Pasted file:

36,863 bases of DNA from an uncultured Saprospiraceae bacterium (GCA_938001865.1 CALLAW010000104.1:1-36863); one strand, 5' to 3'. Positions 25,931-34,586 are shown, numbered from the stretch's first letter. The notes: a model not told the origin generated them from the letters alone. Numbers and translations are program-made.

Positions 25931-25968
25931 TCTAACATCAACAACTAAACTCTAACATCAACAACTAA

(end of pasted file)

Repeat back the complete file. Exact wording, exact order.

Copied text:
36,863 bases of DNA from an uncultured Saprospiraceae bacterium (GCA_938001865.1 CALLAW010000104.1:1-36863); one strand, 5' to 3'. Positions 25,931-34,586 are shown, numbered from the stretch's first letter. The notes: a model not told the origin generated them from the letters alone. Numbers and translations are program-made.

Positions 25931-25968
25931 TCTAACATCAACAACTAAACTCTAACATCAACAACTAA